Susan Kohler - October 31, 2012
Missoula Aging Services
Dymystifying Aging Parents
Good evening. I’m Susan Kohler, CEO of Missoula Aging Services, the Area Agency on Aging for Missoula and Ravalli Counties. When I started preparing for tonight’s commentary, I planned to talk about how to handle stubborn aging parents, a theme that keeps cropping up in conversations with my middle-aged friends. “They are just being stubborn and need to stop!” my friends say. So I decided to research information to support this perspective. I ended up doing a complete 360 and instead will discuss how to demystify your aging parents.
My research led me to several articles by Connie Matthiessen, Caring.Com senior editor. After reviewing these, I began to understand why many of us caring for elderly parents feel bewildered by their decisions--and seemingly stubborn refusal to follow our advice. As Matthiessen says, “We shake our heads over their obsession with the past, their caution, and the glacial pace with which they make decisions and move through the world. As much as we love our parents, dealing with them can often be fraught with tension and frustration, as we try to bridge a communication gap as weary as any we’ve experienced with rebellious toddlers or teenagers.”
The communication gap, it turns out, appears to be caused by different developmental stages that we and our aging parents are passing through. Matthiessen consulted geriatric expert David Solie, who contends that humans continue to face developmental tasks in old age and have pressing needs to accomplish if they are to end their lives with resolution and meaning. In his book How to Say It to Seniors, he describes what elders face and how these tasks shape their behavior–whether they’re aware of it or not. Solie sees the crises of the elderly as conflicts between control and legacy issues.
Loss of control looms large for our parents as they experience the deterioration of their physical health and mental acuity, the loss of their homes and independence, and the deaths of friends and life partners. No wonder elderly people tend to fight for control over the few areas of life they’re still able to manage! Solie maintains that even as they struggle to accept and come to terms with their losses and hold on to what remains, older people are engaged in an effort to shape and understand their legacy –to comprehend what their life has meant and the memories that will live on after they die.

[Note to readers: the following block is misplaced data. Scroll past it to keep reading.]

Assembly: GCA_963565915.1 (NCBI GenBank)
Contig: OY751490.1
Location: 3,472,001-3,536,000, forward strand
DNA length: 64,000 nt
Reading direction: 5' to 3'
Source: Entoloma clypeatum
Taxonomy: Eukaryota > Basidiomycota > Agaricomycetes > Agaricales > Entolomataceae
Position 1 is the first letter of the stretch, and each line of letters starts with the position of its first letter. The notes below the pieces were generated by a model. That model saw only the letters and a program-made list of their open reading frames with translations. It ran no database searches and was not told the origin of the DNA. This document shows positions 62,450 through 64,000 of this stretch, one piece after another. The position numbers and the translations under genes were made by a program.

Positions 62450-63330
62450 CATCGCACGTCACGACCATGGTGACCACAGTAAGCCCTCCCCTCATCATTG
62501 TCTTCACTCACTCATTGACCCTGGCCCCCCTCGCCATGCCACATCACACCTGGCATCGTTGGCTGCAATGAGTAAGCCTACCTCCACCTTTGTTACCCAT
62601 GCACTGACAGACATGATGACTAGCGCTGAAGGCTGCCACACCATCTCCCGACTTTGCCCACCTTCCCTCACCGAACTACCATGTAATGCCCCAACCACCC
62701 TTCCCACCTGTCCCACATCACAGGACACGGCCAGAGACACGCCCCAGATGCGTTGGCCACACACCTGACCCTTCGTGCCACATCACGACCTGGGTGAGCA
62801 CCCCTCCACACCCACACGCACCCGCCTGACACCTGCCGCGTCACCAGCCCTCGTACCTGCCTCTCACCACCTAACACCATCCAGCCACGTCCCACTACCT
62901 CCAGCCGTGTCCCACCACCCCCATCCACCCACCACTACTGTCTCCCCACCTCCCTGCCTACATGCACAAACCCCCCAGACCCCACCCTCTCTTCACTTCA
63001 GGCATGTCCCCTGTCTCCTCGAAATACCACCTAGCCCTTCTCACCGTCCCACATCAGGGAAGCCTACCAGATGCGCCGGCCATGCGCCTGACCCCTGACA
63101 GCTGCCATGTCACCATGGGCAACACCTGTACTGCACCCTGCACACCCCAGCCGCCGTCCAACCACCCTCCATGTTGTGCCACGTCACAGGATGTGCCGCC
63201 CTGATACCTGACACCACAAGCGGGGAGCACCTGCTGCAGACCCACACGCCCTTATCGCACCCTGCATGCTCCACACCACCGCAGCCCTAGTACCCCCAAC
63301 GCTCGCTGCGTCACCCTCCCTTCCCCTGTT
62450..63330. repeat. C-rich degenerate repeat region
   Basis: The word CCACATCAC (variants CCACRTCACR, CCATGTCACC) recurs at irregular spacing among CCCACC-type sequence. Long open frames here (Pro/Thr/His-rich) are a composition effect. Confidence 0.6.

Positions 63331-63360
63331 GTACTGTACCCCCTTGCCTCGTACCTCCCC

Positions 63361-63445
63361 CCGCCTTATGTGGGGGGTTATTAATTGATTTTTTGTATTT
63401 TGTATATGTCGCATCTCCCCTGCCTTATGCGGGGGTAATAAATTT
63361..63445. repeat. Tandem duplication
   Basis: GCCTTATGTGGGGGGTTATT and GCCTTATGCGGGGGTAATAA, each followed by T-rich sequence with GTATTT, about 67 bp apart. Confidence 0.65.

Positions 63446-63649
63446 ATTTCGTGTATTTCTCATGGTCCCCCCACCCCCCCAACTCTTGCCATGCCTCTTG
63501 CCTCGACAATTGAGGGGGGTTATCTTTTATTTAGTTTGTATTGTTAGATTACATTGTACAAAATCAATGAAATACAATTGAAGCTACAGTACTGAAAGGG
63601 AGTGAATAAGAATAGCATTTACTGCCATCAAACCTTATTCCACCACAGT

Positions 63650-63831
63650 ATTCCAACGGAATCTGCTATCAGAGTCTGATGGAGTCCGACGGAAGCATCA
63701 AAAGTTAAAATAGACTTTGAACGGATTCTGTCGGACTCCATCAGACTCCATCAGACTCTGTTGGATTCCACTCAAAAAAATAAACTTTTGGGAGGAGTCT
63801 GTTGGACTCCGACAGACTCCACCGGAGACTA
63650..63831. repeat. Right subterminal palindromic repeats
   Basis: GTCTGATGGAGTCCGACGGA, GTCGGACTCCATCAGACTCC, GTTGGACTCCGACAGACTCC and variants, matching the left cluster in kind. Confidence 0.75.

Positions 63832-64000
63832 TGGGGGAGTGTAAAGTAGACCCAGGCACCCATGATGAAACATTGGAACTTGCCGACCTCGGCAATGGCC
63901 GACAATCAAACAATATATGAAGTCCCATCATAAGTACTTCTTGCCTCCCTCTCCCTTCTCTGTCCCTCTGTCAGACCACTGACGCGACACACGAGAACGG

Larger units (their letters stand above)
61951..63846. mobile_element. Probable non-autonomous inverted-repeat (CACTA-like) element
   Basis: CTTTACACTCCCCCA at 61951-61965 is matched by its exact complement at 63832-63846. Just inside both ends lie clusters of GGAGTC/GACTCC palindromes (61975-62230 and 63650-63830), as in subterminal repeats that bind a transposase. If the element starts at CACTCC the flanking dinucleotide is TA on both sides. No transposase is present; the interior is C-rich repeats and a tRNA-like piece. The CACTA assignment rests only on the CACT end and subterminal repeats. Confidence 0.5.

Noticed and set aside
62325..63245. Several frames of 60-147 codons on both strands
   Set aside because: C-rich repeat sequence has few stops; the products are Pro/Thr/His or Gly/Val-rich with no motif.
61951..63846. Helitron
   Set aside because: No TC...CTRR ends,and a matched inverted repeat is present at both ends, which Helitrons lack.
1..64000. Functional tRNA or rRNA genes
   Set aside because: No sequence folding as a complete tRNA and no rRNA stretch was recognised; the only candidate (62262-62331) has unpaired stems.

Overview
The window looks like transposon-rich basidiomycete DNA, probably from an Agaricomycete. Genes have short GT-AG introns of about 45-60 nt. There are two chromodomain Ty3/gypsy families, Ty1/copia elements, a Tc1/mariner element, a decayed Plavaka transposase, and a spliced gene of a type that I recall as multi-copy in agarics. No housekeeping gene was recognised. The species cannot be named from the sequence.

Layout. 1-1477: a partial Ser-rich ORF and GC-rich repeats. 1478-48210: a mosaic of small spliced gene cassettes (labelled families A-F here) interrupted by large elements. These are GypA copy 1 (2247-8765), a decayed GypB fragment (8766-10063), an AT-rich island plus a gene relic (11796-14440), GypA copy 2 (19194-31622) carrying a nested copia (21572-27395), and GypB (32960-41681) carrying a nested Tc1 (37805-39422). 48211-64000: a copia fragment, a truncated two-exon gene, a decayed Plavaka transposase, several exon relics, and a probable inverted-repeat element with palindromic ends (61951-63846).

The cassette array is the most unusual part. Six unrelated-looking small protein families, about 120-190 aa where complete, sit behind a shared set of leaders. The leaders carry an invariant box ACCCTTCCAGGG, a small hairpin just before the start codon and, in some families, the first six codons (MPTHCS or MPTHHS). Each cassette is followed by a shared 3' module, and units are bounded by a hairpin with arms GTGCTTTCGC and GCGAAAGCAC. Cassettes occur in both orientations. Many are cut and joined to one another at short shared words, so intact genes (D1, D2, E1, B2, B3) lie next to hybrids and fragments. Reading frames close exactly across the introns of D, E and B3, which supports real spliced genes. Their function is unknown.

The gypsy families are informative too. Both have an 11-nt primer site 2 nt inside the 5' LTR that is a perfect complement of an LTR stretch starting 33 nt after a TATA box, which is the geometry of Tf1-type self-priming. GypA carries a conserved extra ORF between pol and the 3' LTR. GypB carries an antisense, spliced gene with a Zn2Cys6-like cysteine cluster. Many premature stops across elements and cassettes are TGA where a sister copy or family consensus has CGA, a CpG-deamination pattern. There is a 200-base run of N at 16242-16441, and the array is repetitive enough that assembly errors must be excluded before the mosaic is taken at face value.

Our middle-age agendas are often in direct conflict with those of our parents, Solie points out. We’re juggling multiple work and family challenges, moving quickly and efficiently through the world. We tend to be in the dark about what our parents are going through, often interpreting their wandering conversational style or stubborn behavior as signs that they’re failing. Thinking it’s in their best interest, we push harder for an agenda which means less control for them. They resist, and the frustrating cycle continues.
What can we do to help improve communication? Consider time and timing. The greatest challenge we adult children face when dealing with the elderly is to slow down and find the time to be fully present. Avoid discussing important issues on the fly. If you need to talk about something crucial with your parents, make a conscious effort to put your personal agenda aside. Remember, such issues will take time and more than one discussion to resolve.
Be sure to listen and pay attention to the ideas and fears your parents may be expressing indirectly. Even if you think they need to move from their home, really listen to what they are saying and be open to other options. When you tell your parents what you think should be done, do so respectfully. If they continue to disagree with you, don’t force the issue. As long as they are fully functioning adults, you can’t force them to follow your advice. Given all the changes they face, your parents are trying to cling to an area of life they can still manage. They appreciate your concern but also may find it a little insulting.
Remember your parents are also focusing, consciously or subconsciously, on their legacy. The idea of being a burden to you and other family members may be mortifying. They know that day will likely come, but they’re anxious to put it off as long as possible. You can use this time to help your parents create their legacy by asking questions and affirming the values they express. You might help record their memories, create photo albums, or just listen.
I realize this is easier said than done, but I think it is key to be aware of where our parent’s agenda may be. Recognizing how it differs from ours as adult children, and realizing how that difference plays out through behavior and communication, are at least steps in the right direction.
This is Susan Kohler, CEO of Missoula Aging Services and as usual thanks for listening.